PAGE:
Which Veneer is Best for Your Teeth?
You’ll often come across the term veneer when talking about dental procedures. A crown is an artificial cap or veneer that fits over part of an existing tooth or post.
There are many reasons for using a coating. In some cases, crowns will be used to close or strengthen a broken or weak tooth.
Crowns can also be used to strengthen dental bridges, or crowns can be a purely cosmetic procedure. A whiter or flatter smile can be achieved by applying crowns to existing teeth. Crowns are not just for adults and can also be used in some pediatric dental scenarios. Since there are so many applications for crowns, it only makes sense to have different options for what the crown is made of. Below, let’s take a closer look at the different material options for crowns.
Let’s start with the most durable material. Metal crowns are very durable and will last the longest of any other type of material available. Typically, the metals used will be gold, platinum, or an alloy metal usually containing nickel. These crowns are perfect for strengthening dental bridges. One disadvantage of using this type of crown is that it can damage the surrounding teeth. In addition, metal harmonizes with a natural smile. For this reason, metal veneers are usually used so that only the back teeth and molars are not visible.
Ceramic or Porcelain Crowns
A great option for people with metal allergies is a ceramic or porcelain veneer. These are metal free and are the most natural looking option. Ceramic or porcelain can be tinted to match your natural teeth perfectly. For this reason, ceramic or porcelain crowns can be used in the front or back of the mouth. Compared to metal crowns, this option is not as durable and may be prone to chipping or cracking over time. Additionally, ceramic or porcelain crowns are one of the more expensive options.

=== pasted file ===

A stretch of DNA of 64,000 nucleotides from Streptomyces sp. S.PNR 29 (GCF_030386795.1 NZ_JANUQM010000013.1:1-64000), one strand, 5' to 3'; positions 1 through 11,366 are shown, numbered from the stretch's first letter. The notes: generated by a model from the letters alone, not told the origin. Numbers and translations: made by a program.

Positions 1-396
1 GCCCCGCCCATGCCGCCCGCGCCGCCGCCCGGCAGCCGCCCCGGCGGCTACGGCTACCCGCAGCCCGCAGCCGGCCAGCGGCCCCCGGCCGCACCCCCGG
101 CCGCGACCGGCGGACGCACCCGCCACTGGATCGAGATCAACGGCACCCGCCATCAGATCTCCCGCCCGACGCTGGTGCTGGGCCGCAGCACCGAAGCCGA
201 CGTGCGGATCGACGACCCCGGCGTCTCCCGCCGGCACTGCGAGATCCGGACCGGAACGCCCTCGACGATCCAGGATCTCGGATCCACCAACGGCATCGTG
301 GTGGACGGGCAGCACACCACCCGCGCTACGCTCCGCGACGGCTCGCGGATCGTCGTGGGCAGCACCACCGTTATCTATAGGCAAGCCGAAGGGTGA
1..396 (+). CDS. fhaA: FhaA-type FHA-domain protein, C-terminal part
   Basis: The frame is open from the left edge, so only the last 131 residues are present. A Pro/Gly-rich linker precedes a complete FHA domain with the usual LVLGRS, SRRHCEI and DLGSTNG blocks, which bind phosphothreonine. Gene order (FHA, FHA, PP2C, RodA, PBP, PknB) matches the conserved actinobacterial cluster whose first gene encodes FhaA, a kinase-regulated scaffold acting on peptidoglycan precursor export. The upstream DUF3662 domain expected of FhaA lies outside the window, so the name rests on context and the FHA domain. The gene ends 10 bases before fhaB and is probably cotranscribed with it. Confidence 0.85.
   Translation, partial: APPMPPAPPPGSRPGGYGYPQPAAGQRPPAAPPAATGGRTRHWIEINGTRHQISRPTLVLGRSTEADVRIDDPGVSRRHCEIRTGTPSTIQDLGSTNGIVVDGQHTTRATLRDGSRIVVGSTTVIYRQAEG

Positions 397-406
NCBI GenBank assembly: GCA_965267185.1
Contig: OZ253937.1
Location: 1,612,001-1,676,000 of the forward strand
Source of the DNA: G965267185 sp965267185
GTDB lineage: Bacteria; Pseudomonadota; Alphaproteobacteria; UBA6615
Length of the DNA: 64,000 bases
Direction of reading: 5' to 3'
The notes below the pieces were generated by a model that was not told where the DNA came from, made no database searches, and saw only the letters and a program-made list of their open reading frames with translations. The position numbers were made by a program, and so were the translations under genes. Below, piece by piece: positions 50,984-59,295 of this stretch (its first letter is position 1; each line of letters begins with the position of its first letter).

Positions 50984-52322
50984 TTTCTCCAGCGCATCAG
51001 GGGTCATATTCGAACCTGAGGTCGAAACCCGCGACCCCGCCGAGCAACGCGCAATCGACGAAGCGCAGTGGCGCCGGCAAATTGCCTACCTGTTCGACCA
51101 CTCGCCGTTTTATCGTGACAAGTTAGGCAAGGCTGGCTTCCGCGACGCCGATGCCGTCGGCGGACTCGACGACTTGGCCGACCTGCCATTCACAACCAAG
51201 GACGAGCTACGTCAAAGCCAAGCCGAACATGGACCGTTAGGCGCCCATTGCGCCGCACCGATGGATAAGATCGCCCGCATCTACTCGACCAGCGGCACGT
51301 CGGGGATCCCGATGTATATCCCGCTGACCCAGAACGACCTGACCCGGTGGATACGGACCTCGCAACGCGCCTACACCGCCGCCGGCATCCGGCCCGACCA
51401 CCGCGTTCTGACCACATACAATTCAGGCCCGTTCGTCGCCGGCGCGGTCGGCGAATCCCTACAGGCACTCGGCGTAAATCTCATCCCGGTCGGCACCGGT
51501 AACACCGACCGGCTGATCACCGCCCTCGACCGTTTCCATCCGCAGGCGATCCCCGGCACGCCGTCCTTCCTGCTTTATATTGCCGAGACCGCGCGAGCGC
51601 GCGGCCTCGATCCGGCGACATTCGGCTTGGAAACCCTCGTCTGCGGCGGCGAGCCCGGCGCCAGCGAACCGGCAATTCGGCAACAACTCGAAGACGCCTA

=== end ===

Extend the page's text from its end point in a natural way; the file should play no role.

Porcelain Welded Coating – Metal Coating
A great alternative to both metal and porcelain is a combination of the two. By choosing a porcelain fused to a metal veneer, you will be able to achieve the look and aesthetics of a porcelain crown with the strength and durability of a metal crown. The only downside to this type of crown is that over time you can start to see the metal color show in the porcelain. As the crown stays in place over time, some patients report seeing the upper line of metal around the gum line as well.
One of the cheaper alternatives is an all-resin coating. Like porcelain or ceramic, these crowns can be shaded to match the color of your natural tooth. Unfortunately, these crowns are by far the most fragile and prone to cracks, chips and breakage. Therefore, they need to be replaced fairly regularly.